This month, Deputy Keeper of Natural History, Emma-Louise Nicholls, takes a look at the crime scene investigators of the animal world.
Two Sides to the Coin
It will probably surprise you to hear that the house fly is critically endangered. Just checking you're paying attention… no it won’t surprise you to hear that the house fly is actually thought to be the most common animal on the planet. But don’t let that make you think they’re not special in their own way; humans are also (seemingly) everywhere and we all have at least a few of those we think are pretty great. The house fly may be numerous, and irritating at picnics, and yes, they can carry many disease-causing pathogens including typhoid, cholera, and leprosy, but they have many upsides too.
This housefly specimen on display in the Natural History Gallery is a model approximately 30 x life-size.
The Scientist Fly
If CSI Miami was made into a cartoon with insect characters, it would seem reasonable for a mosquito to play a blood sucking lawyer. The house fly, on the other hand, would definitely be the cool-guy crime scene investigator. In the real world, the discipline of Forensic Entomology uses insects and the stages of their development to glean clues from fatal crime scenes that can aid legal investigations. If the body is found immediately after death, pathology-based methods are used. However, if the body isn’t found until a day or more later, insects are one of the most reliable indicators of many aspects of the crime.
The decomposition of a body can be split into five phases. Just in case you’re reading this over dinner, I shan’t use the precise medical terms, but they are as follows:
• Could be sleeping (1-2 days)
• Resembles a flotation device (2-6 days)
• Nose peg required before approach (7-12 days)
• Starting to become part of the environment (13-23 days)
• Could be in a museum (24 days onwards)
Flies appear at a dead body very quickly. Some particularly well organised and highly motivated species detect the expiration and land within minutes. As different insects arrive at different stages (listed above), a forensic scientist can use a survey of the species present, and the point at which they are within their life cycle, to accurately establish how long ago the unfortunate person began sleeping with the fishes. In our insect cartoon, our humble house fly is never late to dinner. It likes to get there early in the event, and will land at the point the cadaver starts to resemble a flotation device. There is so much to talk about on this subject and it is extremely interesting, but I’m already going to run out of space so I shall leave it to you to investigate further.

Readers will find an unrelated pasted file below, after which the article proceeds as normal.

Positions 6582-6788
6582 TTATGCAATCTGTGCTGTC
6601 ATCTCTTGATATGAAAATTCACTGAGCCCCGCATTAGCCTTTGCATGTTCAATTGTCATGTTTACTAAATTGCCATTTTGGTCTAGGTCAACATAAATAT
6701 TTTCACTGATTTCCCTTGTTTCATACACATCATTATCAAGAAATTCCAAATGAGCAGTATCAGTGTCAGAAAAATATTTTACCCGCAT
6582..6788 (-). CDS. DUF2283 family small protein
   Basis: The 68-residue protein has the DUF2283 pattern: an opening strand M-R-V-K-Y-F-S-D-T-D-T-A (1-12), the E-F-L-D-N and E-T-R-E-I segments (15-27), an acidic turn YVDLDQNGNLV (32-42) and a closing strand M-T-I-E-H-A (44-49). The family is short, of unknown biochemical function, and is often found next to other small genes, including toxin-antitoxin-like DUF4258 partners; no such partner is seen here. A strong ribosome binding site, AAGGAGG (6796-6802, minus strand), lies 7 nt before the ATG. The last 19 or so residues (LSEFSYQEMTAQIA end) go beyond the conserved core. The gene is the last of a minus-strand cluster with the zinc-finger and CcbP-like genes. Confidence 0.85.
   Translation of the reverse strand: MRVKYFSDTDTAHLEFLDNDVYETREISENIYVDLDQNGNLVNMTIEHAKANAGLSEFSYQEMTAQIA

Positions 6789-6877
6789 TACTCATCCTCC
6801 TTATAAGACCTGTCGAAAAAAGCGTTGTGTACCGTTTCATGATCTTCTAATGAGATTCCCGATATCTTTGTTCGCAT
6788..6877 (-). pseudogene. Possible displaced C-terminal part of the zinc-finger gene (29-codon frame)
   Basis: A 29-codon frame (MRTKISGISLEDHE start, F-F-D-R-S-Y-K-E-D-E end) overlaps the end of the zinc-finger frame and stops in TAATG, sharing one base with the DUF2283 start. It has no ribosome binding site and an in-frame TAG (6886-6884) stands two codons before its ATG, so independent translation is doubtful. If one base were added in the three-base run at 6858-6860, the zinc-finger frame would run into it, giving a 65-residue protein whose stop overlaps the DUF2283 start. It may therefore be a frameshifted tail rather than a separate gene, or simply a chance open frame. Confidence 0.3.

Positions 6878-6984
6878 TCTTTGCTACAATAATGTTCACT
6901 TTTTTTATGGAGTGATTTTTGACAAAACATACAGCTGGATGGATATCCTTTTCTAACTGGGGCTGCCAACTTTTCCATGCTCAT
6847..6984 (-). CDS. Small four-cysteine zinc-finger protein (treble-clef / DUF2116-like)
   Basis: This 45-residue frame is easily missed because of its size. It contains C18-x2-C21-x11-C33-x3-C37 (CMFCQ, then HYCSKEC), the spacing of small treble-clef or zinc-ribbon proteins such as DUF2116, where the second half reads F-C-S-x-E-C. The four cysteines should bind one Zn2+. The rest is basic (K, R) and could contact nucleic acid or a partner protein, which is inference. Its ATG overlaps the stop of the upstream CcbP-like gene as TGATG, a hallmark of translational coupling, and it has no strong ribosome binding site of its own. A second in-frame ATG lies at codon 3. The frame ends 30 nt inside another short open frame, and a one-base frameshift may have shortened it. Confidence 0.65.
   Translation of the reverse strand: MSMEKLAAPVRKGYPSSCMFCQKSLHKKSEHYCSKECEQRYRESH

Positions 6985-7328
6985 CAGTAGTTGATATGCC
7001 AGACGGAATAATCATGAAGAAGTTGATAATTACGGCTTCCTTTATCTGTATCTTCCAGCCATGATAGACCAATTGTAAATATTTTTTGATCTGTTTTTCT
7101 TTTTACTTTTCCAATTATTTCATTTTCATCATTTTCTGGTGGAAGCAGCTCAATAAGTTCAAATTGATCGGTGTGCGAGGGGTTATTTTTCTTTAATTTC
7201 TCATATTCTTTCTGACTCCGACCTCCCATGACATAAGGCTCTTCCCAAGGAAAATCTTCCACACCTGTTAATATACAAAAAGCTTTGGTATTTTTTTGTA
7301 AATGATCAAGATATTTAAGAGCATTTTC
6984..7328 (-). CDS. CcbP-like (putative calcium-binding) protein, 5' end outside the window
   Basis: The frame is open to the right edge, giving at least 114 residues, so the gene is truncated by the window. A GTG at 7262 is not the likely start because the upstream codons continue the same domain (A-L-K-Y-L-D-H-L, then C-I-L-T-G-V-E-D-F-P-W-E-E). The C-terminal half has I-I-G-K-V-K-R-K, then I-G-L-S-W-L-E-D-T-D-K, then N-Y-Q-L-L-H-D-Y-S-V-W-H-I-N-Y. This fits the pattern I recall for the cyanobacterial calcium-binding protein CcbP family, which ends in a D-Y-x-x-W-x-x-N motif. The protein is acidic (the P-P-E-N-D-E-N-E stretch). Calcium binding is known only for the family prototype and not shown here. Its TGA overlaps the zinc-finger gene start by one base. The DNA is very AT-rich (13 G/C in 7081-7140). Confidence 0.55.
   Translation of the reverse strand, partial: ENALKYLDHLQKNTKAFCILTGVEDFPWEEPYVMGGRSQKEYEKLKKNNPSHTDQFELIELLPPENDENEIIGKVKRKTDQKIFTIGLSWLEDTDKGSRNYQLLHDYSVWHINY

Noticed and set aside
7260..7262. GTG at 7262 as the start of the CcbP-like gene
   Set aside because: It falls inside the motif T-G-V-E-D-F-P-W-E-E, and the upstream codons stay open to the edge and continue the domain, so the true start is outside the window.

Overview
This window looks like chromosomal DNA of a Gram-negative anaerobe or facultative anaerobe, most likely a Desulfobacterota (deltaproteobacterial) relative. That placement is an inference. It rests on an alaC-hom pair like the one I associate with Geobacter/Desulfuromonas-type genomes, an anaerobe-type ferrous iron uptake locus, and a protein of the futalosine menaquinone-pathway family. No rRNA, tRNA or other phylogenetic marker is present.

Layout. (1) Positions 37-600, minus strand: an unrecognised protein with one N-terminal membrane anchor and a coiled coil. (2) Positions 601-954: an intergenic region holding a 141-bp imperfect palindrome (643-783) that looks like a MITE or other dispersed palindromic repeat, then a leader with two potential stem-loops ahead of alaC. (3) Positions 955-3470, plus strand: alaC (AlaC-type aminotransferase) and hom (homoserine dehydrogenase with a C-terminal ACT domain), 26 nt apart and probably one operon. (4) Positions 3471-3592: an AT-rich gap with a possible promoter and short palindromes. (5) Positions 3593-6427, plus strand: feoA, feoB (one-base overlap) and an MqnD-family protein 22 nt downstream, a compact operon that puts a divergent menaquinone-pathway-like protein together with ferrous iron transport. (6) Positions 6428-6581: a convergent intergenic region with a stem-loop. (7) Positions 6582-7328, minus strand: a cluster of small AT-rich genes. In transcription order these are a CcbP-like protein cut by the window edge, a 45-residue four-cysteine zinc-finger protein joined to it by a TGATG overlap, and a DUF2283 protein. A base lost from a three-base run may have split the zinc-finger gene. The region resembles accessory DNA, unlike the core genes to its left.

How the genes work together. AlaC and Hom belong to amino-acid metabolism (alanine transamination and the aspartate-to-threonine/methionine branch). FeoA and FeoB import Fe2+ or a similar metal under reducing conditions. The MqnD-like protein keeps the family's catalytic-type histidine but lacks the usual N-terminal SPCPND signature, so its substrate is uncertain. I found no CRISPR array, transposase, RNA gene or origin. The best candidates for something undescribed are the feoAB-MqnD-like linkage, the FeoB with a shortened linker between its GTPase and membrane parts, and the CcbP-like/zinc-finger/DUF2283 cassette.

Rather than including an image of flies on a cadaver, as would be appropriate for this point in the blog, I thought you would rather see our beautiful housefly robot from our current exhibition Robot Zoo. This fellow is 200 x life-size!
Flies or Armageddon
Entire ecosystems of wildlife live in urban areas because we produce so much rubbish. You just need a bank holiday to realise how much we rely on refuse collectors and their trash squishing trucks, when they haven’t been for a week it only takes a strong wind or a couple of foxes for the streets to look like Armageddon overnight.
Whilst bin boys and girls kindly collect our rubbish and hide it away where we can conveniently forget about how much food we ate over the weekend, it takes other much smaller members of the animal kingdom than humans to break it down. The housefly is amongst those that aid the decay of organic matter and with every fly that vomits onto the waste food in order to digest it, these insects elegantly ensure our food waste is re-harnessed by the natural circle of life. Thank you flies.
(Muscidae) typically visit the remains during the bloated stage of decomposition (Joseph et al 2011).
PennState College of Agricultural Sciences
The Forensics Library